The Great American Read: The Sun Also Rises
“Robert Cohn was once middleweight boxing champion of Princeton.”
The sentence tells us that Robert Cohn, as a Jew at an Ivy League school, has a tendency to go where he isn’t wanted. Then he makes a great deal of effort to stay there anyway, even as dislike of him and his presence escalates. It encapsulates the style of the book: Hemingway’s “iceberg theory” of writing, in which huge meanings are hinted at by the relatively minor details we’re given. The sentence is grimly funny and ironic, the tone the book strikes in its view of its suffering Lost Generation characters.
And it also tells us that Ernest Hemingway was an unapologetic anti-Semite.
If a book accompanies you through the decades, you find you can measure your own changes and those of the world around you by it. In my youth, the anti-Semitism of The Sun Also Rises didn’t seem to have much relevance to me, or to matter that much: surely a stake had been put through the heart of that issue, I thought, and Robert Cohn is such a well-drawn and rounded character that it was easy to lose him in the crowd.
But I felt a lot different re-reading it now, in these uglier times that echo the ugly decade that followed the book’s publication in 1926. The characters say “kike” and “nigger” and “faggot” and each time I see those words now, it feels like a hard slap across the face. This ugly bigotry gets in the way, not just on its own nasty terms, but because it reminds me of the worst aspects of Hemingway. For all his “big” reputation, as a Big Writer who wrote about Big Themes, he seems a small man at his core: prone to nasty little feuds and snide vendettas, obsessed about proving his masculinity over and over, and doing so by compulsively trying to dominate women, animals and nature itself. Racism, misogyny, homophobia, anti-Semitism – all the other semi-casual hatreds that boil down to feeling so shitty about yourself that you have to create a hierarchy in which you’re above enough other “weaker” people that your pain goes away a little.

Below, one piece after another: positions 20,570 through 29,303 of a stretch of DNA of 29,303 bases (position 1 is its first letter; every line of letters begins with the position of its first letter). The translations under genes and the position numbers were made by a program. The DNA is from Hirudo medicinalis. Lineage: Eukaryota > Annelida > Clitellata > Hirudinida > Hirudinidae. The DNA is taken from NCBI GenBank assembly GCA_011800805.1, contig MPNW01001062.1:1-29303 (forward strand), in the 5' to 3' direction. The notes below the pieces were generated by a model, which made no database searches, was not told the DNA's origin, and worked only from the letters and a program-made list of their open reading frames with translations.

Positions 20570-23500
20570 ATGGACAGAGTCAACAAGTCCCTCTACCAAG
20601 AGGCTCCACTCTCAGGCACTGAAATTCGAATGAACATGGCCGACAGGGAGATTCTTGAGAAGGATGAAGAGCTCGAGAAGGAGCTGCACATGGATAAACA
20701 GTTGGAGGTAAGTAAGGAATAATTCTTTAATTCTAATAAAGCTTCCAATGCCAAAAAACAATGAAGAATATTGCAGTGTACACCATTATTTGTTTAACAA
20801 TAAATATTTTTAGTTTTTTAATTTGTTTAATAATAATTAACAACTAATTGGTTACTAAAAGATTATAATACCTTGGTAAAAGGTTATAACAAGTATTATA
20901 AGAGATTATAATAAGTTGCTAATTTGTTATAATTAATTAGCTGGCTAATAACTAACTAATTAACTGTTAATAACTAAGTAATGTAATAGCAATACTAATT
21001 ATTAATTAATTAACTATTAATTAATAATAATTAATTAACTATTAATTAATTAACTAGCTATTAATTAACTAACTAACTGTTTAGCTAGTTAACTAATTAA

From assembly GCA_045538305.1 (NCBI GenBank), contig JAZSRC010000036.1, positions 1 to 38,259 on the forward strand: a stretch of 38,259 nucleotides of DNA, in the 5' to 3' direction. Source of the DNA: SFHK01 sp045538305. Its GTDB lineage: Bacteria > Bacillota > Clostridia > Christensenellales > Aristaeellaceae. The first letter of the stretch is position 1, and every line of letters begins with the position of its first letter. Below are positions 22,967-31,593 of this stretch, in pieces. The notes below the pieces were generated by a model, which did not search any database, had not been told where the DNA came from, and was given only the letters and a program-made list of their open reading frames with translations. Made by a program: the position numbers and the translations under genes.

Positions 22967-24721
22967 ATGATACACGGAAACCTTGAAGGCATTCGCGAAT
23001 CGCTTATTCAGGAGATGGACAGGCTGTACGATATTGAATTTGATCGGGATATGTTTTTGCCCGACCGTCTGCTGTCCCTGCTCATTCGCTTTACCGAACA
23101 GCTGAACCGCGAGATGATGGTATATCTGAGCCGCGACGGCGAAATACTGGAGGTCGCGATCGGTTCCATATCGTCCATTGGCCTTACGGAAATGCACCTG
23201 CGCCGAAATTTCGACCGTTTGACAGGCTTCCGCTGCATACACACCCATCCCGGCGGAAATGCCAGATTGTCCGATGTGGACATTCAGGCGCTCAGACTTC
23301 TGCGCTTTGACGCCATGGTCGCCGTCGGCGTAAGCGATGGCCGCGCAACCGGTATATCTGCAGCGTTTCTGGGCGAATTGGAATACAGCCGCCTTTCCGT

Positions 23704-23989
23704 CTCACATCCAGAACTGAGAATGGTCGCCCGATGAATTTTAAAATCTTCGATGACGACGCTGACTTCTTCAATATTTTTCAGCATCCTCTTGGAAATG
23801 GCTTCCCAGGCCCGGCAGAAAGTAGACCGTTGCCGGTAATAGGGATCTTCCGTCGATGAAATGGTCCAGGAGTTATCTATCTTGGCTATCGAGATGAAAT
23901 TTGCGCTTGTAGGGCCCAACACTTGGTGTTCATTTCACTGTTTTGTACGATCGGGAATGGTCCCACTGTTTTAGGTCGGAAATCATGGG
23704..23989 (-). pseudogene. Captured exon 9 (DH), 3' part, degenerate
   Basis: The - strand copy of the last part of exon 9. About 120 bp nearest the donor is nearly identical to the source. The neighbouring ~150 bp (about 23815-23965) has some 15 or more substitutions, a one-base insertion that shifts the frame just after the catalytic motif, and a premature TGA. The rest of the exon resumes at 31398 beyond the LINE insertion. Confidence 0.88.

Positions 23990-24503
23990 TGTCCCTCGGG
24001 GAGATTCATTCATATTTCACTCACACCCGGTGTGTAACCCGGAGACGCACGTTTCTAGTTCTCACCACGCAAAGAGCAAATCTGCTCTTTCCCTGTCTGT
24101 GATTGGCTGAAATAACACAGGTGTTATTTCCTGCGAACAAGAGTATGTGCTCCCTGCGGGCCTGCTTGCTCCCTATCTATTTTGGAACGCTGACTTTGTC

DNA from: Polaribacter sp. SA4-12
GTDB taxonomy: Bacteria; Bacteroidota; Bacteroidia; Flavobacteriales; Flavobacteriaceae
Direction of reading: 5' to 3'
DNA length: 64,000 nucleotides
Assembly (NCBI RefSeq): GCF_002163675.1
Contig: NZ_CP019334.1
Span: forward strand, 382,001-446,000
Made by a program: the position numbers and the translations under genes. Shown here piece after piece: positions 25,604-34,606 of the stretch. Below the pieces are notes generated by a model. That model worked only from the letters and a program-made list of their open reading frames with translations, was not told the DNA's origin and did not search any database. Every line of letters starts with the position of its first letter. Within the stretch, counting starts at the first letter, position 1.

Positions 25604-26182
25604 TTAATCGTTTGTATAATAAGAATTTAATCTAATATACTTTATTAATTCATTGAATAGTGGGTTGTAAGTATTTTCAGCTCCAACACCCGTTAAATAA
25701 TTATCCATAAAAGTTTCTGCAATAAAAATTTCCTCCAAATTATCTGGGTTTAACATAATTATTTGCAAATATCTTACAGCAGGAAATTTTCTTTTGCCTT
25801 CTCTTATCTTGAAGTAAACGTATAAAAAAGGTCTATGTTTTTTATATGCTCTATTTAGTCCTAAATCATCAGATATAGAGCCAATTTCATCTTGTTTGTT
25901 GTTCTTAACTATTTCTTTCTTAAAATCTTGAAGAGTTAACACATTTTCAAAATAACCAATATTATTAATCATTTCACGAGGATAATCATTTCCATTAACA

So why do I still love this book? It’s the iceberg theory. The craft and skill behind Hemingway’s technique is breathtaking at times. I think of one moment in the book, when Brett Ashley and Jake Barnes are in a bar. She, a 35-year-old, has just broken off an affair with a 19-year-old bullfighter; he, as her would-be lover (a war injury has left him impotent), is quietly furious and heartbroken but stuffing it down. Their love for each other, but inability to consummate it, hums in the background like the drone of warplanes in a battle zone.
The bartender sets down two martinis, and Brett sips from hers without lifting it from the bartop.
“It’s good. Isn’t it a nice bar?”
“They’re all nice bars.”
“You know I didn’t believe it at first. He was born in 1905. I was in school in Paris, then. Think of that.”
“Anything you want me to think about it?”
“Don’t be an ass. Would you buy a lady a drink?”